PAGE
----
Get Smart About Asthma

5 Asthma Attack Triggers

Asthma attacks can seem to come out of nowhere, but these environmental factors are often to blame.


Secondhand tobacco smoke triggers attacks, makes them worse once they start, and is a key risk factor for developing asthma in the first place.

What to do: If you're a smoker, ask your doctor to help you quit. Don't let anyone else smoke in your home or car, and avoid burning wood in fireplaces or stoves.


Asthma spikes in the fall, when plants like ragweed are pollinating, as well as in the spring, when most trees and grasses release pollen.

What to do: Stay indoors at midday and late afternoon, when pollen counts are highest, and keep windows closed. Check with your doctor to see if your child should boost his anti-inflammatory drug dose or start taking an antihistamine before allergy season begins.

Dust Mites

Allergenic debris from these tiny bugs can saturate bedding, clothes, and carpeting.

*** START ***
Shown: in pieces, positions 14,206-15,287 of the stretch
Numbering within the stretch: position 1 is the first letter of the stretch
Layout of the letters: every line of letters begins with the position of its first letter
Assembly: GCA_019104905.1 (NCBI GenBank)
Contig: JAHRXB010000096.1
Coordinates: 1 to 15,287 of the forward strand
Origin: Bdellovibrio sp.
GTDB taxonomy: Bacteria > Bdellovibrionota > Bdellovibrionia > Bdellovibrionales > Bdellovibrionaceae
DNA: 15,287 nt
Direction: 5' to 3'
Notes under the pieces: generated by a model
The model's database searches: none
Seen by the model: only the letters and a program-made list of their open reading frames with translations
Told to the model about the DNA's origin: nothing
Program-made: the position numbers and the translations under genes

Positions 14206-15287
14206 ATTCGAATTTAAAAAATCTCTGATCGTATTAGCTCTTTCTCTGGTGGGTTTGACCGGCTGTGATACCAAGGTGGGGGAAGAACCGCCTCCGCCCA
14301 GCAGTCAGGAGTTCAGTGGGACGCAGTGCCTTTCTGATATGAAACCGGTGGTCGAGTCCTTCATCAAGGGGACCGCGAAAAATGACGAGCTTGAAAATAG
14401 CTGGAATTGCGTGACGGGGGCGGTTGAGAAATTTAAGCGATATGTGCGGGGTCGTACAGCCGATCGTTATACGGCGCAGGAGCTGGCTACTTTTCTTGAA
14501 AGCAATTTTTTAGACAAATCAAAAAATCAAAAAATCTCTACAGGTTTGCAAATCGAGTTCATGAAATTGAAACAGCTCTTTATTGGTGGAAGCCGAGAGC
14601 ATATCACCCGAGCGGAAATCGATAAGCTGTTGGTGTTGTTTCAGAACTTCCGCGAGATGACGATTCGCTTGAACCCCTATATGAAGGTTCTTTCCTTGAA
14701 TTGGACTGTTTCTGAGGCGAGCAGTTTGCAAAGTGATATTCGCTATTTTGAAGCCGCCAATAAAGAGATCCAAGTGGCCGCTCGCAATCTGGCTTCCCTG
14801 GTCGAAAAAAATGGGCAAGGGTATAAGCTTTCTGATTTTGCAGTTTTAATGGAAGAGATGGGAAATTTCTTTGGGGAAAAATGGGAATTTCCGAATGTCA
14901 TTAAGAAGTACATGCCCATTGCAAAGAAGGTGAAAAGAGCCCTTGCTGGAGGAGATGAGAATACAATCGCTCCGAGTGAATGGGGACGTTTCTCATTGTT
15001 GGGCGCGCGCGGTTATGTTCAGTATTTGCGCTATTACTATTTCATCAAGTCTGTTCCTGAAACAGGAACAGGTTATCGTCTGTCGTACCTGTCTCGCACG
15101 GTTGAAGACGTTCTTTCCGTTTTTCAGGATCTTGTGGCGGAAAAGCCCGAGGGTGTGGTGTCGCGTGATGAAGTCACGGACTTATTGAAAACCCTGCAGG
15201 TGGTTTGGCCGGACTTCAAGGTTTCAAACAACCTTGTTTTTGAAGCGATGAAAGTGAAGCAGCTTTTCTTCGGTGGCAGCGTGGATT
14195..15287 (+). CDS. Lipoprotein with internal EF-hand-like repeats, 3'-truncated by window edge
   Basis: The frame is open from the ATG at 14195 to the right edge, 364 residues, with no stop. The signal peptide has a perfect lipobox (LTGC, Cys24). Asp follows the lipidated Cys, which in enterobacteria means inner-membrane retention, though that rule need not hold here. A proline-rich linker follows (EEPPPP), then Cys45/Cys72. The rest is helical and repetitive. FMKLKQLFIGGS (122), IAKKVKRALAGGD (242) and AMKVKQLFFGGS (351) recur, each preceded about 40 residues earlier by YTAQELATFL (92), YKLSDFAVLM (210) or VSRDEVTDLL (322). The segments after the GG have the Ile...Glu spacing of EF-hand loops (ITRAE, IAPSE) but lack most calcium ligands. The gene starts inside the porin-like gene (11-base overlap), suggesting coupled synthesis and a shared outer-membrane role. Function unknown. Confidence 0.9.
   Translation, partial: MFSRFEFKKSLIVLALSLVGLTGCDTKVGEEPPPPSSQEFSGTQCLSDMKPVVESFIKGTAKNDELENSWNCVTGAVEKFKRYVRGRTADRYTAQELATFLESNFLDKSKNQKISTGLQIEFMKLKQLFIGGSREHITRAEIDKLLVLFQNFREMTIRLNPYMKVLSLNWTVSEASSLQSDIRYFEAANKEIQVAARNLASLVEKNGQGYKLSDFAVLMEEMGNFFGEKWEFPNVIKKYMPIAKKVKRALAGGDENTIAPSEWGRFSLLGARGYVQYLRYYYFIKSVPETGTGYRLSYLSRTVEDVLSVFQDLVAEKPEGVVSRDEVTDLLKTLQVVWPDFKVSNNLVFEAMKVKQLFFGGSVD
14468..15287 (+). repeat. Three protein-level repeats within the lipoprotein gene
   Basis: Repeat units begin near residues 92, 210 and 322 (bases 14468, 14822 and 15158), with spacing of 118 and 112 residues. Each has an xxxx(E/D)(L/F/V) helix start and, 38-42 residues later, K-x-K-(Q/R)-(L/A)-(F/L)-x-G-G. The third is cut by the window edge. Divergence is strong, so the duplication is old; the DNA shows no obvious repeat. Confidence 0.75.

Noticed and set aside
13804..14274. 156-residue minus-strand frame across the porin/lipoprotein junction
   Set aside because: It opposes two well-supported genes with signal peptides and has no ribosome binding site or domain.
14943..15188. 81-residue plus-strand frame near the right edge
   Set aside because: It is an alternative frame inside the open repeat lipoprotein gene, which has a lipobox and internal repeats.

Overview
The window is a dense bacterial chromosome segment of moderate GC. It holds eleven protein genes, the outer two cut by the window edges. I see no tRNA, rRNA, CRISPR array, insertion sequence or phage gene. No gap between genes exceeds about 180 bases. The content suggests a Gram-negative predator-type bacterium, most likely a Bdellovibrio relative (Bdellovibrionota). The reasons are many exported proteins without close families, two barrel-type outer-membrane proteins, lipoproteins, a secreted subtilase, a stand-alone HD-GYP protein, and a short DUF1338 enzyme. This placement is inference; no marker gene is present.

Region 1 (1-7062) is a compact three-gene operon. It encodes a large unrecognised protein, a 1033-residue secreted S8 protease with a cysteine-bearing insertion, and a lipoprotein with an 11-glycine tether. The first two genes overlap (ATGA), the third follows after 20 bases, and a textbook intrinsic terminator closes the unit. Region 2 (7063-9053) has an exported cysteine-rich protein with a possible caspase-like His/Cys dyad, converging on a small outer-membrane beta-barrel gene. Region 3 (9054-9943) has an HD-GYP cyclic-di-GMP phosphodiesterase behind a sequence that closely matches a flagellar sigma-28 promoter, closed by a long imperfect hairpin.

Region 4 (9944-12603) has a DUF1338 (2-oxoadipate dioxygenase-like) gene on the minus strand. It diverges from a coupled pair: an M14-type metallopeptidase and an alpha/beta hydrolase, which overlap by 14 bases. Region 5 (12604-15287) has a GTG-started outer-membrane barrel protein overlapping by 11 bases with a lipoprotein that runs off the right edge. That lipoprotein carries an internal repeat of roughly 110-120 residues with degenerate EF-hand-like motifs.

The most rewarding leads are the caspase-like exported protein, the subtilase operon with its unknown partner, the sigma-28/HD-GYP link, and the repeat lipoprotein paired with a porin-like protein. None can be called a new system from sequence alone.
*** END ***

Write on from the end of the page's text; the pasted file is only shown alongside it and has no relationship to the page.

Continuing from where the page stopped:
What to do: Encase mattresses and pillows in mite-proof covers; wash bedding weekly in hot water, and use the dryer on the hottest setting. Run air-conditioning or dehumidifiers to reduce humidity to 30 to 50 percent because mites thrive in moist air. Keep stuffed toys out of your child's bed or wash them weekly.


Dander (especially from cats) gets everywhere and is tough to remove.

What to do: Find another family to adopt your pet. If you can't part with it, keep the pet out of your child's bedroom and close the door. Remove carpeting or cloth furniture where possible, or keep the pet out of carpeted and furnished rooms. HEPA filters may also be helpful.


These spores are allergens that grow indoors year-round. Outdoor molds are worst in the fall and spring.

What to do: Mold thrives on moisture, so run a fan or open a window when you take a shower or bath, run a dehumidifier in the basement, and fix leaky pipes or faucets. Clean visible mold with nonchlorine bleach or a cleanser like Concrobium Mold Control.

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